In poker, it’s called a tell, and even the greatest of players have them. The legend Doyle “Texas Dolly” Brunson had them, and even he once coughed up a cool $6 million to Chip Reese.

Chris Standiford is no Doyle Brunson.

Way back in October 2021, just under 2 months into his new gig as Gonzaga athletic director, Standiford spoke with the Spokane Spokesman-Review’s Jim Meehan in an extended, wide-ranging interview.

Early in the question-and-answer session, Meehan asked Standiford a question about college athletic realignment, specifically regarding the Big East.

Gonzaga’s name has surfaced recently in realignment chatter. The Big East could be a fit for basketball, but there are so many other considerations involved, including Creighton being the closest school to Spokane. Is there a way to make it work?

What Standiford said next is very revealing, and a particular insight into the conference expansion chatter that has dominated the college sports landscape for the last year.
“First and foremost, there’s a lot of change that’s going to happen in the next eight weeks, 18 months, that will inform a lot of these discussions. There will be some leagues that get larger and possibly express a larger geographic footprint.

The Big 12 is certainly not done yet. Those things will all inform what the answer to that question is. If everybody stays in the traditional eight to 12 (range for membership) and doesn’t push into 16, that makes it more challenging. If you start looking at geography in a nontraditional way, I think there are a lot of things that are possible.”

A direct question about the Big East. A direct answer about the Big 12.

A tell if there ever was one.


The year was 1941 and the Gonzaga football team was in its 16th season overall and 3rd season under Puggy Hunton, a former Bulldog himself who coached for a decade at Gonzaga Prep before taking over the collegiate gridders in 1939. That year, the Bulldogs upset the then-Oregon Webfoots in front of 5,500 at Hayward Field in Eugene, en route to a 6-2 record, their best mark since 1934.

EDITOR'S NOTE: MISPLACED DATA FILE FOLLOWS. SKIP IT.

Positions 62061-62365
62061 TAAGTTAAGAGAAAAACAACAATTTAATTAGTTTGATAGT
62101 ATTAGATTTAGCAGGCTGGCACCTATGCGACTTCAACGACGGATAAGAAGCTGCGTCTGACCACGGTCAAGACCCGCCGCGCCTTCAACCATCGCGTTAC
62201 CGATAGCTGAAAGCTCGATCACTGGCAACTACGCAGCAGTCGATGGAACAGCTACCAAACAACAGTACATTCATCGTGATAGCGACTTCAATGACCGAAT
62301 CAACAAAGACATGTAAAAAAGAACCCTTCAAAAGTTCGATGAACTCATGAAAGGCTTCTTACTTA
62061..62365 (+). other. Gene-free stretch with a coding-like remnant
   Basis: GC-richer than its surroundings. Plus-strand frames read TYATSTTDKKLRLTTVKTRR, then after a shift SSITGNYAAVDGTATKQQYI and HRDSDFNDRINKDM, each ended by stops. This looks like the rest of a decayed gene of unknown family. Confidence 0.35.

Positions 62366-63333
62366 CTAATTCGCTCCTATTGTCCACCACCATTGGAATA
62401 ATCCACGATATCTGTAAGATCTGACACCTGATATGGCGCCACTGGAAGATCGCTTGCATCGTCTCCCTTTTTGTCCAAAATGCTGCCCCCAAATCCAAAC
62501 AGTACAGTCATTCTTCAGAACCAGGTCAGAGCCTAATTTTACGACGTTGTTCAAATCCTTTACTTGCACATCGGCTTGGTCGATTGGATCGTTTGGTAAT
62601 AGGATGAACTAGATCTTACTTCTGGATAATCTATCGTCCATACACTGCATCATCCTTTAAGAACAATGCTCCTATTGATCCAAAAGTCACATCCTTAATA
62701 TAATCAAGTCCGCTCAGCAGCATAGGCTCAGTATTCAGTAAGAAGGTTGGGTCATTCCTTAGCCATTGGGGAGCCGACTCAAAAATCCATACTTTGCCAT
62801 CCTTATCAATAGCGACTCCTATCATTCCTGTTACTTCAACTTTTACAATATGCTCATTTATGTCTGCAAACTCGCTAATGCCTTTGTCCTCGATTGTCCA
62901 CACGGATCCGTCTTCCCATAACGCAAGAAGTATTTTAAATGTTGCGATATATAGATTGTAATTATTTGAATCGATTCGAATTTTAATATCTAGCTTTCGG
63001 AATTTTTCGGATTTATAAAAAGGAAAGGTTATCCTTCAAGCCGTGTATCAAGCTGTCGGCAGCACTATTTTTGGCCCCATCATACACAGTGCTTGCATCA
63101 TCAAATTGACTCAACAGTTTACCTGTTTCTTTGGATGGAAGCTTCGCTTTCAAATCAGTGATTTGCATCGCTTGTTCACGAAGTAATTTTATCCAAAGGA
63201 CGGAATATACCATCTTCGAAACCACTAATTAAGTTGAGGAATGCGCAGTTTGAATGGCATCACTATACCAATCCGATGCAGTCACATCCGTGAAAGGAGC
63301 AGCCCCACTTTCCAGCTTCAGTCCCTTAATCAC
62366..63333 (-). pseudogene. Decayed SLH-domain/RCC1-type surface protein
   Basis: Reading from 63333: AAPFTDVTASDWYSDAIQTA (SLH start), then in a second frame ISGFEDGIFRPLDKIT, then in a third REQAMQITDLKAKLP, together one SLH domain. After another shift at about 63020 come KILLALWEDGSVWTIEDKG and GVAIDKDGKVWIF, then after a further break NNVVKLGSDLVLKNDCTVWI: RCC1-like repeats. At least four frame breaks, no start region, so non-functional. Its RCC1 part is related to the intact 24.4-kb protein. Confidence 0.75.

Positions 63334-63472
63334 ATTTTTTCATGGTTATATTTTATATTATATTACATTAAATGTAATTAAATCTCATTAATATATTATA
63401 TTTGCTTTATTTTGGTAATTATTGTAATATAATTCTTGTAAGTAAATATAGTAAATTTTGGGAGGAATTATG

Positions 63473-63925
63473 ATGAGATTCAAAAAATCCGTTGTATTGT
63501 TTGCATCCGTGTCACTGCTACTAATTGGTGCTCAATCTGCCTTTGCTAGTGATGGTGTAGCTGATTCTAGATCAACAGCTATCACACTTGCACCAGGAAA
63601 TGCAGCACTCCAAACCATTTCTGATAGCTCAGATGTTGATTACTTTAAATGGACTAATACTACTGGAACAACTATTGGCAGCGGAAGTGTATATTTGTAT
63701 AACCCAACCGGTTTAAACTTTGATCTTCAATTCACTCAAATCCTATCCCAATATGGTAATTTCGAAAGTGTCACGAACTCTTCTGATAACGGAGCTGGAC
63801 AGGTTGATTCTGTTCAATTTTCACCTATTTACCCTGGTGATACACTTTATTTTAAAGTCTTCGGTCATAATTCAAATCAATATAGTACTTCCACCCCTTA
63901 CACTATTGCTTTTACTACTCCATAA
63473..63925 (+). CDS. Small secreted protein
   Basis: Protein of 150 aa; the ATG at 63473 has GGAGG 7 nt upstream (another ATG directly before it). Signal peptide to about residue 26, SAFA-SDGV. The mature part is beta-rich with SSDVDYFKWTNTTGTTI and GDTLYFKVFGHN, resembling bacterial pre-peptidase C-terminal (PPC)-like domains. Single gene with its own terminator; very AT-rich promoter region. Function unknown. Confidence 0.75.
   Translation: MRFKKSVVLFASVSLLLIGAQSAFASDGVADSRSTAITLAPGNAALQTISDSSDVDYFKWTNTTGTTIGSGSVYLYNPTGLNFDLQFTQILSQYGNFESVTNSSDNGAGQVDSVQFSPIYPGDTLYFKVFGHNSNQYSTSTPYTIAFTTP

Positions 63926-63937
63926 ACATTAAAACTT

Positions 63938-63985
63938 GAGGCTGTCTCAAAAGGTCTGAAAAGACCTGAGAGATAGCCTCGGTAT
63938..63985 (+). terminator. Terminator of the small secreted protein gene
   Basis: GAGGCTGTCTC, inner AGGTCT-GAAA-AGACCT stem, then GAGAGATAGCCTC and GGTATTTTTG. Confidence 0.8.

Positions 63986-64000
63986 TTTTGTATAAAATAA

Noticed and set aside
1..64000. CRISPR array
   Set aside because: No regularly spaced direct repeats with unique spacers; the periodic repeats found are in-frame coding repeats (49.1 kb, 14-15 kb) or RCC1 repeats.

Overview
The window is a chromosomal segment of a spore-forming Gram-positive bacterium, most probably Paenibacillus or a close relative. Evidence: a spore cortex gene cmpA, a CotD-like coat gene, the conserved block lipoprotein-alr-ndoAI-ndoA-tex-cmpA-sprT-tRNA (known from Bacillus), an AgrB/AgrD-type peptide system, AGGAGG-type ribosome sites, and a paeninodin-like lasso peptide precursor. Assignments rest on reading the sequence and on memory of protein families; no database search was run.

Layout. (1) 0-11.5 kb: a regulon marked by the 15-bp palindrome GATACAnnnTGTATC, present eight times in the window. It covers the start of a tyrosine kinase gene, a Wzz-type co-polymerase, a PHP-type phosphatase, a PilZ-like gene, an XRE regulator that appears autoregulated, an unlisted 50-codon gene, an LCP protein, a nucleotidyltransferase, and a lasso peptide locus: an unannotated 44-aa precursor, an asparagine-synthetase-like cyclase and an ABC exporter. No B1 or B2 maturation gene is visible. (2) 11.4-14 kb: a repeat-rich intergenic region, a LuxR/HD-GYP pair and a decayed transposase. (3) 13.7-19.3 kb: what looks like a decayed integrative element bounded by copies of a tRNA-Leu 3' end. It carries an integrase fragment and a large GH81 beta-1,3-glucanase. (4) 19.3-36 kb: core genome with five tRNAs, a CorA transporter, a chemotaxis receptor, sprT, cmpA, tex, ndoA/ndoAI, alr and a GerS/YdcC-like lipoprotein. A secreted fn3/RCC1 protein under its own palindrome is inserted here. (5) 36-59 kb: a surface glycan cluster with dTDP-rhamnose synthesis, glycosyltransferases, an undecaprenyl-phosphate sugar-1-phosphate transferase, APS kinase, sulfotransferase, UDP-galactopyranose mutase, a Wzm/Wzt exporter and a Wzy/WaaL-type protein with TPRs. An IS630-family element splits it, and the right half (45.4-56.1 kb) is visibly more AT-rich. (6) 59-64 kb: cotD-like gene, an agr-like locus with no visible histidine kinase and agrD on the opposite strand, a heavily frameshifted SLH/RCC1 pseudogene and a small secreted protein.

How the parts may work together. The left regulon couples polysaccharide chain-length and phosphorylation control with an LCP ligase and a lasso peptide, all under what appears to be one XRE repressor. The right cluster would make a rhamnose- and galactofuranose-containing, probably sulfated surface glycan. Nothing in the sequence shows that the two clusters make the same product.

Two years later, the wheels came off for good ol’ Puggy. Gonzaga was shut out, 6-0, by Arizona State to open the 1941 campaign, then lost at Pacific Lutheran a week later. The Bulldogs finished their season with back-to-back shutouts at the hands of Portland and Washington State by a combined score of 96-0.

Less than 3 weeks later, the attack on Pearl Harbor changed the world. It also changed the course of Gonzaga football, which was sidelined because of the war effort.

After the end of World War II — during which many colleges put their teams on hiatus, only to bring them back following the war — the school administration chose not to bring back the Gonzaga football team, which had struggled financially before the war.

The school has not fielded a team since.

You could say the final loss suffered was by Hunton himself. When the school dropped the program, they let Hunton go and reportedly failed to pay him for his final season. He had to drag the Dogs to court for back pay.


Fast forward 8 decades, and the Bulldogs have stayed off the field.

In the meantime, the school has heavily invested into a men’s basketball program that ranks among the best in the country and is among the elite few west of the Mississippi.